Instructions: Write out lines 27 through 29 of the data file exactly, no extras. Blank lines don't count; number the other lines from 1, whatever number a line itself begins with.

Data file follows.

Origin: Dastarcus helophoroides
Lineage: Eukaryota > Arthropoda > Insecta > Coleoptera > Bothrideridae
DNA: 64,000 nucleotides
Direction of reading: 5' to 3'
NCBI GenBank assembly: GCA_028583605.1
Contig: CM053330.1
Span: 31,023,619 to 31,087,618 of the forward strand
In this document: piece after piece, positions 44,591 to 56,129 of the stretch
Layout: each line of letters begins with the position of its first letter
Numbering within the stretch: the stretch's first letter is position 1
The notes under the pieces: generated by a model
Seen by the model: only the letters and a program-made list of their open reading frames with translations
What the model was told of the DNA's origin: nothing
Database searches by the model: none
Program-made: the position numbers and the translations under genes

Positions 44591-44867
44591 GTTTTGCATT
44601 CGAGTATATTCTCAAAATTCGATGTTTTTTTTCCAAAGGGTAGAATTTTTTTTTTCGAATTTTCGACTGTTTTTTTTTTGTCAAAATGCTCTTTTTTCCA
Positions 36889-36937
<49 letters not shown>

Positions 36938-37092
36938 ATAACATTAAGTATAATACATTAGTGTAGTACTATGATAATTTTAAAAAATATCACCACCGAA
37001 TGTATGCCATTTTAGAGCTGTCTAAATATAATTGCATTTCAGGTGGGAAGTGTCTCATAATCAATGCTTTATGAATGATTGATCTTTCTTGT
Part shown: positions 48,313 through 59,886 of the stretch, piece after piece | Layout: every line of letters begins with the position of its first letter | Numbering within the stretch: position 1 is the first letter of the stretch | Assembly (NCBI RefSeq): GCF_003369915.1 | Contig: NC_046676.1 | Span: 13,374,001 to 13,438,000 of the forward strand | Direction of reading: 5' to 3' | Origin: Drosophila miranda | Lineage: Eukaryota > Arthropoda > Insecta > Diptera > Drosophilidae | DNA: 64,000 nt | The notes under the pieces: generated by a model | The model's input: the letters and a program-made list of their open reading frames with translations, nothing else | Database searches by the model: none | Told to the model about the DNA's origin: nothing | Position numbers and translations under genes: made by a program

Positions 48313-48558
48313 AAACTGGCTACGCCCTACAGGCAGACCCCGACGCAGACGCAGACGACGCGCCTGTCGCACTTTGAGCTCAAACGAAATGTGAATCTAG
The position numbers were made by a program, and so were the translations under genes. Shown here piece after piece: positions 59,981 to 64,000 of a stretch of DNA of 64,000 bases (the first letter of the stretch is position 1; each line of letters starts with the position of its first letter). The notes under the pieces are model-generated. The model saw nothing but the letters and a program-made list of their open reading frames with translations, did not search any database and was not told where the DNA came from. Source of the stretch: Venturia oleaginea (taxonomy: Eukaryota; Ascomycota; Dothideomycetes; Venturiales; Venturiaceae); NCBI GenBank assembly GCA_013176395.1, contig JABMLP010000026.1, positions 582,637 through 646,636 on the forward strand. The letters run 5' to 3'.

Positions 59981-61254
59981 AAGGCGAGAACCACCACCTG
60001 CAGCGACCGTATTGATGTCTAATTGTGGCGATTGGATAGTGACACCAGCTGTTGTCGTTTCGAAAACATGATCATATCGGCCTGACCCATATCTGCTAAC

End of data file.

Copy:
The position numbers were made by a program, and so were the translations under genes. Shown here piece after piece: positions 59,981 to 64,000 of a stretch of DNA of 64,000 bases (the first letter of the stretch is position 1; each line of letters starts with the position of its first letter). The notes under the pieces are model-generated. The model saw nothing but the letters and a program-made list of their open reading frames with translations, did not search any database and was not told where the DNA came from. Source of the stretch: Venturia oleaginea (taxonomy: Eukaryota; Ascomycota; Dothideomycetes; Venturiales; Venturiaceae); NCBI GenBank assembly GCA_013176395.1, contig JABMLP010000026.1, positions 582,637 through 646,636 on the forward strand. The letters run 5' to 3'.

Positions 59981-61254
59981 AAGGCGAGAACCACCACCTG